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Here’s a view of many of my Tags.  As you can see, there are a lot, and this isn’t even close to all of them.  Why?  Because whenever I’m saving something, I don’t always remember what Tags I’ve already created, and when I’m in a hurry, I don’t bother to look them up.  So I just throw 3-5 Tags on there and hope that some of them are already in use.

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Given that I already stated that Notebooks are a better primary organization, you might wonder why even bothering with Tags?  Simple – if you have a Notebook with a ton of Notes and you need to quickly identify which one(s) contain certain information, you can Search within the Notebook by Tag to dig deeper and find one or more related notes quickly.  For me, Tags are just another way to quickly find something, but they’re secondary, not primary.

Take Time to Set It Up for Your Needs & It’s Easy

I’ve been using Evernote in this way for the last 6-7 months or so, and without a doubt, it is incredibly easy to use. The only item that I don’t like is that, when saving something from Safari on my iPhone or iPad, there is no way to add Tags.  You can change the target Notebook, but no Tags.  I don’t know why that is the case, and I hope they change it, but there it is.  Otherwise, I love how easy it is to save a Selection, an image, take a photo, create a checklist, share a Note with employees, keep PDFs of research articles, take notes during a Continuing Education seminar, save website URLs, record a voice note if I’m on the road and can’t type….so many different ways to save information to then access from any computer, any operating system, any location.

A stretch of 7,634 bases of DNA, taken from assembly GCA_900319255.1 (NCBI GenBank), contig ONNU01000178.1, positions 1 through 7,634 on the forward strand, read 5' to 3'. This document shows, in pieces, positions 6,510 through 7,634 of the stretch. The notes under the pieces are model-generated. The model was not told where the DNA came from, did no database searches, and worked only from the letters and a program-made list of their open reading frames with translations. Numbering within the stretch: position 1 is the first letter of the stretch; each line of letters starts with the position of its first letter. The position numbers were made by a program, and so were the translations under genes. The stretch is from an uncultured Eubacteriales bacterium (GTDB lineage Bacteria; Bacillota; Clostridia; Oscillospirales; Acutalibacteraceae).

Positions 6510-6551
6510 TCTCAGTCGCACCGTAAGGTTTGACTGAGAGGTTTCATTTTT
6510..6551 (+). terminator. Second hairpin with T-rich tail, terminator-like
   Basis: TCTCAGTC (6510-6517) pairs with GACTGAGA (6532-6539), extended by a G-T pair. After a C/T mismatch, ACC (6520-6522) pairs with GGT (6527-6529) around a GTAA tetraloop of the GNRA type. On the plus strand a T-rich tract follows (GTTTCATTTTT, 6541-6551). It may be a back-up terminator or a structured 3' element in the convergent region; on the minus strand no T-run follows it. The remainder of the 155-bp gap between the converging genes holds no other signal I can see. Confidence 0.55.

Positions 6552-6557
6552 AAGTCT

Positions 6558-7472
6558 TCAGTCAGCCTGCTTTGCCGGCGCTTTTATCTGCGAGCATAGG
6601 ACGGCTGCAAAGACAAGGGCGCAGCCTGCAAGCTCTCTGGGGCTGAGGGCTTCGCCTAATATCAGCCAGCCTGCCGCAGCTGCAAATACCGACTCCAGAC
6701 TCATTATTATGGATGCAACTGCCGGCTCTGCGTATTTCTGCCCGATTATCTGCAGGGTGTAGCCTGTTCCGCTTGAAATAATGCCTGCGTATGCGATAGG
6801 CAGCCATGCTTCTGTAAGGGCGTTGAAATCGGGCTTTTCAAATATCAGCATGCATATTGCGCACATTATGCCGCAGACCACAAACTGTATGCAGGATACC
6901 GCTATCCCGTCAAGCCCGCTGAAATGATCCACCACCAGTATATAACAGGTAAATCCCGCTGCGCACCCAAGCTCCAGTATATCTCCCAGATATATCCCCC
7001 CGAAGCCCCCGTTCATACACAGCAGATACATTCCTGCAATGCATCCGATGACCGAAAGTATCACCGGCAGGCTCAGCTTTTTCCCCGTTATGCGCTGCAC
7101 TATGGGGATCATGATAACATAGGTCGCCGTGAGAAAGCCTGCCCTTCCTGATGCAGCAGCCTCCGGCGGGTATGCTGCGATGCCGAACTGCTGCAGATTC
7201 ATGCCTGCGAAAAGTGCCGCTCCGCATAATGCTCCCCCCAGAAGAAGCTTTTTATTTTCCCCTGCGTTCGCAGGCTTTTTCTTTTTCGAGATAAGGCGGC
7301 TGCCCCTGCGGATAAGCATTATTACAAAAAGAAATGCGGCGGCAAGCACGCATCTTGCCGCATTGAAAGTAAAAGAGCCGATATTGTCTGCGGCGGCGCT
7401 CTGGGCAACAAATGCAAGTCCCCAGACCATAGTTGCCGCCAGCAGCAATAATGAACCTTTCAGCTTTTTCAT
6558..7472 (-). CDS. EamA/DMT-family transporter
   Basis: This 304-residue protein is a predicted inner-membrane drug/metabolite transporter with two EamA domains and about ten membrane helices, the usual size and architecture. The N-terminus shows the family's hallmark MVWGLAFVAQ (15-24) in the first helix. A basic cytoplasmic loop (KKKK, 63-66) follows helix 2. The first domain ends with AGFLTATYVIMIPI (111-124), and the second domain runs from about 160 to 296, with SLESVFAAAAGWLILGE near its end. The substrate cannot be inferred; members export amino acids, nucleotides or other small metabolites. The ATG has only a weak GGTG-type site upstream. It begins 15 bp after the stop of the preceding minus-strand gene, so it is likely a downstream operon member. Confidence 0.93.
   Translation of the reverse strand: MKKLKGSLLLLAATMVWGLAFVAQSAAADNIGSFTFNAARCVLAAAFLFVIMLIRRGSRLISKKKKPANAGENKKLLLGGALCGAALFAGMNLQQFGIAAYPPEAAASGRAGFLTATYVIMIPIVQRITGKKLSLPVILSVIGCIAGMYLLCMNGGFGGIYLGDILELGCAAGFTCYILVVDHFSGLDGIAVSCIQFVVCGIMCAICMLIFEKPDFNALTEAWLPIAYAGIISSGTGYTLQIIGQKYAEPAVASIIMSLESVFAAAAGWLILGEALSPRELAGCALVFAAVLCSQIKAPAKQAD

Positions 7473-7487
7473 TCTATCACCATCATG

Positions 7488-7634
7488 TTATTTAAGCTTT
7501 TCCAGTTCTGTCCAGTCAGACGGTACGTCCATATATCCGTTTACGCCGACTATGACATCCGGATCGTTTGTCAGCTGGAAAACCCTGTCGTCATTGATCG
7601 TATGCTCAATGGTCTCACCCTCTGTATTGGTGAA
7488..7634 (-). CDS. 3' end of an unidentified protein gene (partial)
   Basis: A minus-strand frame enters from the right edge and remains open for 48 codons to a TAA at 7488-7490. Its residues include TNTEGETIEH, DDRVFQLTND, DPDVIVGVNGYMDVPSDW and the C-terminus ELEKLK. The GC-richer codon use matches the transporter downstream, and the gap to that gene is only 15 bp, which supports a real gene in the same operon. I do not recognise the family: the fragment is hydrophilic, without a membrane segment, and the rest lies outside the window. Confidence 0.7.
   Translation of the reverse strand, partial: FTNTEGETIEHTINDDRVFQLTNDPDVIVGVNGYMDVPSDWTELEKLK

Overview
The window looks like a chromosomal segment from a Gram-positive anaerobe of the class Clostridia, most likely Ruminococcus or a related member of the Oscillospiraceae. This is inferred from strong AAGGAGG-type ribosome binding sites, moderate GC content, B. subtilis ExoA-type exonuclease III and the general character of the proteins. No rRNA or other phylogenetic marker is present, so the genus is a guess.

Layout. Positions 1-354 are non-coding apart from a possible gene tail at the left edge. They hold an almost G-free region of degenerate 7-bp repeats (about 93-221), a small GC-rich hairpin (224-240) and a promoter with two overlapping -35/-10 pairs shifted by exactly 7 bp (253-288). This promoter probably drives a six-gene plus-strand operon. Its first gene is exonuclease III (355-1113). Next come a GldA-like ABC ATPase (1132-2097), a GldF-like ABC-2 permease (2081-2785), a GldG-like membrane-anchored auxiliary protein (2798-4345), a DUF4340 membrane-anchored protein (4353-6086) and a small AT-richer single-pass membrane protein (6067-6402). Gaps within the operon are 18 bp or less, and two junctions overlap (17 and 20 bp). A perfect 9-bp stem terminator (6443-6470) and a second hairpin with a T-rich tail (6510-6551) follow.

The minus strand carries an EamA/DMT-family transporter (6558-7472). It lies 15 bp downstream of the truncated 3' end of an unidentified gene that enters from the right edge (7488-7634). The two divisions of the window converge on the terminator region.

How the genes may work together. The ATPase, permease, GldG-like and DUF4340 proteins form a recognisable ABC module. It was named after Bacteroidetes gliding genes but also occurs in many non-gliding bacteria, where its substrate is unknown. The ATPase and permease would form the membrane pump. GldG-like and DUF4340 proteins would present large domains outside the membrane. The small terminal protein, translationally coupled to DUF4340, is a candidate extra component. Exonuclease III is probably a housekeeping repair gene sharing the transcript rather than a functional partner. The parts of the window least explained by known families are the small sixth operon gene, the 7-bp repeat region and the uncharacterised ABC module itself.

And for someone with ADD, what’s better than having a single location to find everything you need?  C’mon, amirite?  🙂

  • Tom Schoen

    I have 8,238 emails I have not processed or deleted. I freeze at any list beyond two items. Will this be good for me?

    • Tom – it might. Might not, either. LOL I find that it takes stress off, because I know that I always have a place to save whatever I need, whenever it’s in front of me. Once it’s saved, I know that I can come back to it whenever I have a moment or a specific need. Even if it’s something that I MIGHT need, but I’m not sure, it’s saved, so if I do need it, I don’t have to desperately try and remember where I found it.

      It’s also good for saving Gmail emails if you do need to keep something, BTW.

      Like you, I have a gazillion emails that haven’t been touched; I’ve learned not to stress over them. Google’s new “Inbox” app can help deal with that pretty quickly, but it’s still only a help, not a total solution.

      At this point, I’m looking for ways just to make things better, even if they’re not totally great. Each step forward removes a little of the stress that makes my brain freeze up. With my brain freezing up less, I can take another couple steps.

      Hope that makes sense! Evernote does take a little time to learn (I’d been using it half-a**ed for 2 years, but now use it multiple times per day).